Phrases to Avoid When Terminating an Employee
Terminating an employee is one of the least favorite tasks of managers and HR departments.
To avoid an uncomfortable or confrontational situation, there can sometimes be a tendency of the party doing the termination to soften the blow by not being forthright in sharing the actual reason(s) the termination decision was made.
However uneasy it is to be 100% honest, vagueness should be avoided.
“Not a Good Fit”
Phrases like “not a good fit”, or “not a good cultural fit” can potentially expose a company to a claim of discrimination and retaliation. If a company has sufficient documentation upon which the employer based its decision, it may be okay but, in the end, that may be up to the courts.
According to Mark Sabey with Hall Render Killian Heath & Lyman PC, “the phrase ‘not a good fit’ remains problematic because it is ambiguous and conclusory and could just as easily apply to unlawful prejudices as to legitimate reasons. It is not specific enough to point to a clear and legally acceptable reason. More focused explanations, with supporting documentation, should be used to justify any employment termination”, says Sabey.
For example, if it can be justified with specific examples, a statement such as “you have demonstrated that you are not aligned with our company’s mission” is better than saying “you’re not a good fit”.
But, What About “Employment At Will”?
As with many states, Colorado is an “employment at will” state. This means that the employee or the employer can terminate the employment relationship for no reason, or any reason, at any time, and that there is no promise or guarantee of employment for a specified period of time.
However, there are a number of exceptions to the “employment at will” doctrine. For example, an employer can’t fire an employee if the employer’s motive is illegal discrimination such as discrimination based on race, sex, age, national origin, sexual orientation, gender identity, or disability.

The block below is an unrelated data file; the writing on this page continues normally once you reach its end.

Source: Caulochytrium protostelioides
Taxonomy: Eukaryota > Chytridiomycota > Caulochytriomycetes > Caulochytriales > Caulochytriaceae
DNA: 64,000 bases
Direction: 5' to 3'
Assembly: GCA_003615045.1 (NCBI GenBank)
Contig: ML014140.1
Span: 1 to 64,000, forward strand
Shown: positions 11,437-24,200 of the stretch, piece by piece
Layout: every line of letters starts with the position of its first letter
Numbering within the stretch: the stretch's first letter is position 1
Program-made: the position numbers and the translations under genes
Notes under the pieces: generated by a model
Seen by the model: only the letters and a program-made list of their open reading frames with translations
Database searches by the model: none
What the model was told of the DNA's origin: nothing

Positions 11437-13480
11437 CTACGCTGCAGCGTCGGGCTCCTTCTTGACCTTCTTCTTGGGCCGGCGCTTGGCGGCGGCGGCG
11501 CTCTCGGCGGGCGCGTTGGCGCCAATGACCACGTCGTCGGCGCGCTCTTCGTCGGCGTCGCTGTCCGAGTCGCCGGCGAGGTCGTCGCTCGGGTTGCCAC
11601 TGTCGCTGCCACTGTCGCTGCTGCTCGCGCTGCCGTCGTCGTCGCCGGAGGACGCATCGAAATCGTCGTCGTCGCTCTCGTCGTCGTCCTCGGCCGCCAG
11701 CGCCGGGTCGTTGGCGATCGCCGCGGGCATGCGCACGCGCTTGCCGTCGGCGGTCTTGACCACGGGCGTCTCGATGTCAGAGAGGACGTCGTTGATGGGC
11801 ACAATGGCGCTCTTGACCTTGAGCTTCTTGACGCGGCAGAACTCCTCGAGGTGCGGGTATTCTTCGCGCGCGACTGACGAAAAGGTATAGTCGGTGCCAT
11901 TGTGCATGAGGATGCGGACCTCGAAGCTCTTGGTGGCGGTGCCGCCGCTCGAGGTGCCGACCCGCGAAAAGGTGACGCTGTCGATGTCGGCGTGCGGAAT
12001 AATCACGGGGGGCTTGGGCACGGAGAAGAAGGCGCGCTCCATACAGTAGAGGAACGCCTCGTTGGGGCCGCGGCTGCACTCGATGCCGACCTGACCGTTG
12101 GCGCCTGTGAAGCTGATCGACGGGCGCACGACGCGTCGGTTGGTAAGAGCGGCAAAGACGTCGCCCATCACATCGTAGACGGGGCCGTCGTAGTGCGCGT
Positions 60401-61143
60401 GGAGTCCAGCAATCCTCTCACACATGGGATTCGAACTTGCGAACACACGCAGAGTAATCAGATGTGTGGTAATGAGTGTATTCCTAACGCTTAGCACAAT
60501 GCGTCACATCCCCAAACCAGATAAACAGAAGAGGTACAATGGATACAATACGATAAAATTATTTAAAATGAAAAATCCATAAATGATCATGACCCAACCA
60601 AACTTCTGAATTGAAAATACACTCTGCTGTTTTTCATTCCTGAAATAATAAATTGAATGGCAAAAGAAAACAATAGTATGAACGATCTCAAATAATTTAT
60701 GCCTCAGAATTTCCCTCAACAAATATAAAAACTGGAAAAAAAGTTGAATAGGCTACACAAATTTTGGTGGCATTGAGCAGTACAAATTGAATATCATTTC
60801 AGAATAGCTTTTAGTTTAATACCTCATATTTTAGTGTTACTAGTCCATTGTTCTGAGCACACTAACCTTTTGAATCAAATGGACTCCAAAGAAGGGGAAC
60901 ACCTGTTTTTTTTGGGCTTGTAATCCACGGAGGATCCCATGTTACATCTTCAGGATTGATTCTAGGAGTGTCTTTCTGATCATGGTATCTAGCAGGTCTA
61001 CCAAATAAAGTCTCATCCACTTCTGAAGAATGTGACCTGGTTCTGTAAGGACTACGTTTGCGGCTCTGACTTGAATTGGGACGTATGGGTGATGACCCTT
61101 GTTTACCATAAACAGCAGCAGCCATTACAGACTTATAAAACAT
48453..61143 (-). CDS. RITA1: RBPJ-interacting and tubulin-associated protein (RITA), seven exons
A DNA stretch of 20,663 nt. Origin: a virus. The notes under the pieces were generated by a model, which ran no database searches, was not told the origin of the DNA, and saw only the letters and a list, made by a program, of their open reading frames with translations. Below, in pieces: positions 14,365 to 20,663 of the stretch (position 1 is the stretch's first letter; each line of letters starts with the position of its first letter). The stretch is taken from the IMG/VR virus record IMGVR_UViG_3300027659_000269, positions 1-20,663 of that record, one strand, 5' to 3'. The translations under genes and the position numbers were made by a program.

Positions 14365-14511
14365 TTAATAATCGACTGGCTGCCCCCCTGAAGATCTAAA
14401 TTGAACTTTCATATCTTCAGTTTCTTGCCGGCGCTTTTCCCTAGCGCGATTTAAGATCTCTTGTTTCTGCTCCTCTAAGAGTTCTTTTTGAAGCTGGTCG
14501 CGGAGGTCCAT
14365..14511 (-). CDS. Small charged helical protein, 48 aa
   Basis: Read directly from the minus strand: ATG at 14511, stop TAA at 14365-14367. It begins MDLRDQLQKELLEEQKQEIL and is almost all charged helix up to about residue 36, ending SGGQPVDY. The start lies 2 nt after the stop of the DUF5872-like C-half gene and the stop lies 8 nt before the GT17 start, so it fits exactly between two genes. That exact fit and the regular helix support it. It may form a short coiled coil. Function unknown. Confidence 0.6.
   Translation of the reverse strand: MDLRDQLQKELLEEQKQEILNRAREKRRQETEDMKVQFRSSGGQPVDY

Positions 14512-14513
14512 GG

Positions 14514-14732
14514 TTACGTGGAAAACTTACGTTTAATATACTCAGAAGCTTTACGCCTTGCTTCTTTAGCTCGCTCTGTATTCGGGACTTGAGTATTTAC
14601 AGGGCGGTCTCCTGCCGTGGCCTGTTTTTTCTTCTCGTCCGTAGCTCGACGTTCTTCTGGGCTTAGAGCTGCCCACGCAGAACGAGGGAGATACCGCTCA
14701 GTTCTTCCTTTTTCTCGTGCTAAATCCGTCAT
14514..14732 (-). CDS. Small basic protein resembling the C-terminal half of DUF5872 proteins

Recommendations for Proper Terminations
Sabey recommends the following practical takeaways:
- Require review and approval from human resources or administration prior to terminating an employee.
- Ensure that there is clear documentation supporting specific reasons for termination.
- Communicate one or more good reasons to the employee during the termination meeting or conversation and avoid other vague and conclusory statements like “it’s just not working out”.
- Document the termination reason(s) in a letter to the employee.
As outlined in our previous blog, since May 2022, Colorado employers have been required by law to provide employees with a form, in hard copy or electronic format, upon separation. This form includes the “reason the employee separated from employment”. The Colorado Department of Labor and Employment (“CDLE”) released a sample form in November 2022, although employers may use their own form if it contains the information in CDLE’s form.
- ASA Staffing Today, 5/2/2023. “’Not a Good Fit’ Termination is Still Not a Good Fit”, by Mark Sabey, Lexology, 04/26/23.
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